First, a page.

Liverpool likely haven’t refreshed their squad enough after the runaway title triumph. Lively Diogo Jota has scored important goals and increased the lead up front, but Ozan Kabak and previously unused Preston North End’s Ben Davies haven’t looked strong enough to prop up an injured defender. Looking back is a wonderful thing, but Jürgen Klopp missed a trick when he didn’t make a big defensive signing as insurance last summer. It has proven costly.
So far, so common in the transfer market activity of the big clubs. But Manchester City can claim the signing of the season and possible player of the year in Ruben Dias, bought by Benfica for just over £ 60million. City manager Pep Guardiola said of his defense: “He plays every game as if it were his last.” and makes everyone around him better. “Dias, assisted by a rejuvenated John Stones, made the big difference in turning City into Quadruple Hunters. City is always fatal to attack and now has a guard on the back door.
However, the jury disagrees with City’s other signings from last summer. Ferran Torres scored in four group games in the Champions League but had seen very little action in the past few weeks before scoring against Leeds on Saturday. Nathan Ake had injury problems but is well behind Dias, Stones and Aymeric Laporte in the pecking order despite having transferred £ 41m from Bournemouth after relegation.
Janusz Michallik praises Jesse Lingard’s influence on West Ham and insists he has done enough to regain his place at Manchester United.
Other notable hits? Renaissance man Jesse Lingard has been so sensational since loaning out to West Ham that it’s fair to imagine Manchester United want him back. The Hammers are also delighted to welcome Craig Dawson and Vladimir Coufal.
Other newcomers valued by their clubs include Aston Villa forward Ollie Watkins (12 Premier League goals so far in his first season and one on his debut in England) and right-back Matty Cash, the dangerous Raphinha ( Leeds) and the quick and determined Wesley Fofana (Leicester). All are automatic selections every week.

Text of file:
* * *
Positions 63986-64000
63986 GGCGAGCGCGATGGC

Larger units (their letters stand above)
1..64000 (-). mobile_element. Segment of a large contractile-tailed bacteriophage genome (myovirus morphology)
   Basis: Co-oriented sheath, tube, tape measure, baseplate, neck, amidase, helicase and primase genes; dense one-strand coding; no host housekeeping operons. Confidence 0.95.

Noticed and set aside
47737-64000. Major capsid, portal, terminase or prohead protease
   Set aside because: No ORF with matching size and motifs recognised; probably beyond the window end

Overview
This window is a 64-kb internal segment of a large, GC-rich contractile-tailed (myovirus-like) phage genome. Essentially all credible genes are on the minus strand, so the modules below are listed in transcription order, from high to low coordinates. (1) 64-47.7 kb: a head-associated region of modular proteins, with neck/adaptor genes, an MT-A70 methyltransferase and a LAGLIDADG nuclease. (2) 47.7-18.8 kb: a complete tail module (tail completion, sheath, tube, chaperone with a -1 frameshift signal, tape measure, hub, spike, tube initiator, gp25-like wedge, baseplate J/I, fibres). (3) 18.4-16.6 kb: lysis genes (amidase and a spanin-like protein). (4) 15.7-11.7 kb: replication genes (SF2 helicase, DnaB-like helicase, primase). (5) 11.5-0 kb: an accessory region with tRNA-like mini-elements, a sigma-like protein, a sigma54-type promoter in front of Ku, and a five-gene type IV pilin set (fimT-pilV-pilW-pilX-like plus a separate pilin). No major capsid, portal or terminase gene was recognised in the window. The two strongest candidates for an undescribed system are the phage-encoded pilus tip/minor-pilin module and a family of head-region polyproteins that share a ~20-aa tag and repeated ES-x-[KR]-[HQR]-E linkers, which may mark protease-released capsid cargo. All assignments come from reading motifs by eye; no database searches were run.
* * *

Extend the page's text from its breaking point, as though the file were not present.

Everton’s marquee for Colombian international James Rodriguez always produced some magical moments, but the 2014 World Cup star misses a few games and it’s questionable whether he can make the consistent impact they need to become European regulars. The Toffees have done a solid job picking up Abdoulaye Doucoure, Allan and Ben Godfrey – though their fans have to wonder how Moise Kean went from Goodison Park underdog to Champions League star and loaned Barcelona to Paris Saint-Germain.
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In the end, Sheffield United’s £ 20m punt, which Rhian Brewster picked up from Liverpool and scored goals in the Premier League, shot poorly. He has yet to score for the Blades in their nightmare season.
Sam Allardyce tried to save West Bromwich Albion with five signatures in January. Loanees Ainsley Maitland-Niles and Turkey international Okay Yokuslu helped make them a more solid outfit, but Senegalese striker Mbaye Diagne has only scored twice and the key player remains one who inspired their promotion last season – Matheus Pereira. Despite that amazing 5-2 win at Chelsea, their position still looks hopeless.
Fulham would have already failed without the heroics of Joachim Andersen, who was loaned from Lyon. He has looked not only as the best defender but also as a top creator with some precise long balls. It’s hardly his fault that his team’s forwards or midfielders can’t score for Toffee.
Callum Wilson, who moved to Tyneside from Bournemouth, was another major addition. Without his ten goals, Newcastle could easily have been eliminated from the Premier League. Even the disaffected Toon fans have to accept that the much-criticized hierarchy got a smart deal to get Wilson on board. However, Jeff Hendrick and Ryan Fraser exerted little influence.
Elsewhere, the jury is made up of several others: Matt Doherty (Spurs), Cengiz Under (Leicester), Ruben Loftus-Cheek (his Fulham loan only scored one goal), Rodrigo (Leeds) and Ebere Eze (who is still learns how to dovetail his goal) undoubtedly flair in the play pattern of Crystal Palace).
All of this underscores an essential truth in the modern game: Any club that dreams of success needs to have a recruiting team with a sixth sense of whether transfer goals in the Premier League will sparkle or fight. Nobody ever said it was going to be easy.